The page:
Maintenance Is Anything But Mundane

By Merritt Frey, Executive Director

I know, it doesn't sound exciting. But it truly is.

All too often when I talk with someone about our work in Mali, they share frustrations with a project they were involved with in some far-flung country where all the good intentions fell into disarray. A well's pump broke. A classroom crumbled. A health clinic never received any staff.

Let's be honest -- it happens. That's why Mali Rising's long-term relationship with our 21 partner villages is so important. Because we stay in touch with the village, try hard to understand their challenges and obstacles, and tackle solutions as a team, all 21 of our schools are still in operation more than a decade into our work.

An important part of our partnerships -- especially as our schools age -- is an understanding about maintenance of the schools' buildings. From the beginning we make sure villages understand and embrace the fact that these are their schools and that they are in charge of day-to-day maintenance.

And generally the partner villages have done a good job with this responsibility. Our staff inspects each school regularly and scores it for maintenance. Where things are falling by the wayside, we encourage the village to take action and help if necessary.

But as our schools age, some projects are larger than the villages can tackle alone. And in some cases we add infrastructure such as solar panels to an older school. For these types of projects, Mali Rising and our donors take the lead with a 20% cost-match from the village.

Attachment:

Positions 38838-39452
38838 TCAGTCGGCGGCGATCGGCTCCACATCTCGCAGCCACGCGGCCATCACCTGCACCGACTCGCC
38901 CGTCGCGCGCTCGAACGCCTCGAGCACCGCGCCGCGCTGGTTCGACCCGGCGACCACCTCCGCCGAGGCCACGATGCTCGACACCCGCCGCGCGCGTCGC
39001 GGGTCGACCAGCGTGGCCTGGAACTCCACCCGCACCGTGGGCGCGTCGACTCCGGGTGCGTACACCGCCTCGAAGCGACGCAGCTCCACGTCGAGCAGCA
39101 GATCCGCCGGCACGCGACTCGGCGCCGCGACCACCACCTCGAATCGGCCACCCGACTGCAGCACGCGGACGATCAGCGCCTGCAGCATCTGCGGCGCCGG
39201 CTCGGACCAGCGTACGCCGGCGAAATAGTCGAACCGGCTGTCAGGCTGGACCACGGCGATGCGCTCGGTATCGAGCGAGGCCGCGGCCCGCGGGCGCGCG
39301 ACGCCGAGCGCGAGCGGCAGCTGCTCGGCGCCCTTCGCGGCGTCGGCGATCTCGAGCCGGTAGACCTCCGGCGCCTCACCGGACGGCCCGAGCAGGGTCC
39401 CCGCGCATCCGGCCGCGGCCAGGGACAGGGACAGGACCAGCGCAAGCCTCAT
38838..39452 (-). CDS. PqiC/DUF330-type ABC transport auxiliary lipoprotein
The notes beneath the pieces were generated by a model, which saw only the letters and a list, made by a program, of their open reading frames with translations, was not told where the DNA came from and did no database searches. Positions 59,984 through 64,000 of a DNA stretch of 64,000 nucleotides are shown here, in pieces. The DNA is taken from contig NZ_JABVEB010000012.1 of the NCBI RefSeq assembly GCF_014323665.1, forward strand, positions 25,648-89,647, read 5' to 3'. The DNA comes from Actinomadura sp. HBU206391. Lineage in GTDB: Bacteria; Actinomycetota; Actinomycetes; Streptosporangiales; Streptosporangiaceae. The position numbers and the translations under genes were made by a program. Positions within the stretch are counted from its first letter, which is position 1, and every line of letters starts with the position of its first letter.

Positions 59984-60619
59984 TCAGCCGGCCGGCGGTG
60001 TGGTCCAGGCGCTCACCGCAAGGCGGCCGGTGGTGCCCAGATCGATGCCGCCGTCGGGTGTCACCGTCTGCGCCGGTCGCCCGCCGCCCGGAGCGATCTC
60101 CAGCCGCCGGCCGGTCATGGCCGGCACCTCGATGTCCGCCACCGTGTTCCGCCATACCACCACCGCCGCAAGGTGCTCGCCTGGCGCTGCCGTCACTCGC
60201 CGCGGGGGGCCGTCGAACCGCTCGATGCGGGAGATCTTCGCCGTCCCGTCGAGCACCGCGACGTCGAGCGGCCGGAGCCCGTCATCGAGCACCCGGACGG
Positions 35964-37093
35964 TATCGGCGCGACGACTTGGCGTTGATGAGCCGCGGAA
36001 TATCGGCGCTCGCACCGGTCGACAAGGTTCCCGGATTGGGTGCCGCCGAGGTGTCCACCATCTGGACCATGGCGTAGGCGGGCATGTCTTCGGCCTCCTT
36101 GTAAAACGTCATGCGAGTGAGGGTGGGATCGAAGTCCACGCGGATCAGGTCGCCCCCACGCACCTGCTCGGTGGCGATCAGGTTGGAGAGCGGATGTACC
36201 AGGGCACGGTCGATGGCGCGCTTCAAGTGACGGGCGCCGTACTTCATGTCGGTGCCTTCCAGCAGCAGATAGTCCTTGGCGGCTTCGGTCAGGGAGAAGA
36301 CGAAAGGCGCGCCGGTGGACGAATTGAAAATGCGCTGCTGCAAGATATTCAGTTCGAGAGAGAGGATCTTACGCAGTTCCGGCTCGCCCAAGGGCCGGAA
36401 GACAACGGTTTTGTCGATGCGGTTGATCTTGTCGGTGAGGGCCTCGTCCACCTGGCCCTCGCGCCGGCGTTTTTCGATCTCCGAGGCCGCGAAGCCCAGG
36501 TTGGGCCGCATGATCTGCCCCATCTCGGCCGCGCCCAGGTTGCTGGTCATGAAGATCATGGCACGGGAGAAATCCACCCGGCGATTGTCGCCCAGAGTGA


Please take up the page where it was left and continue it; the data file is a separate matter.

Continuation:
This year, we've conducted several great maintenance projects. Here's a short run down on what we're doing to make sure investments our donors make last for the long haul:

1) At the Trujillo Family Middle School in N'Tentou, we removed drop ceilings that had become a home for bats...and bat guano. We also reinforced some cracking areas in the school's walls. Lastly, we built 6 new latrines and a principal's office. These last two items are usually part of any build we do, but N'Tentou was our first ever school and it was completed before we had finalized our current model. 

2) Similar work was done at Cliff and Nita Bailey Middle School earlier this year -- bats were removed and classroom walls were reinforced and refreshed with new paint.

3) At Sue Chung Chui Middle School in Simidji, we implemented a different kind of project -- solar power! We're testing a new, streamlined solar system in Simidji. If it continues to work well, it will allow us to bring light to more of our schools at 1/3 the cost of our old systems!

4) Just this month, we started work at Sue Taylor Middle School in Diorila. At this school we will do a refresh on the school buildings and classrooms. However, we are also improving teacher housing. Our teachers move to very remote villages to teach our students, and safe housing is a big issue for them -- much of the current housing has leaking roofs, cracking walls, dirt floors, and other problems. In Diorila, we're experimenting with modest improvements -- new, metal roofs; cement flooring; and wall repairs -- to see if we can improve teacher satisfaction, recruitment, and retention.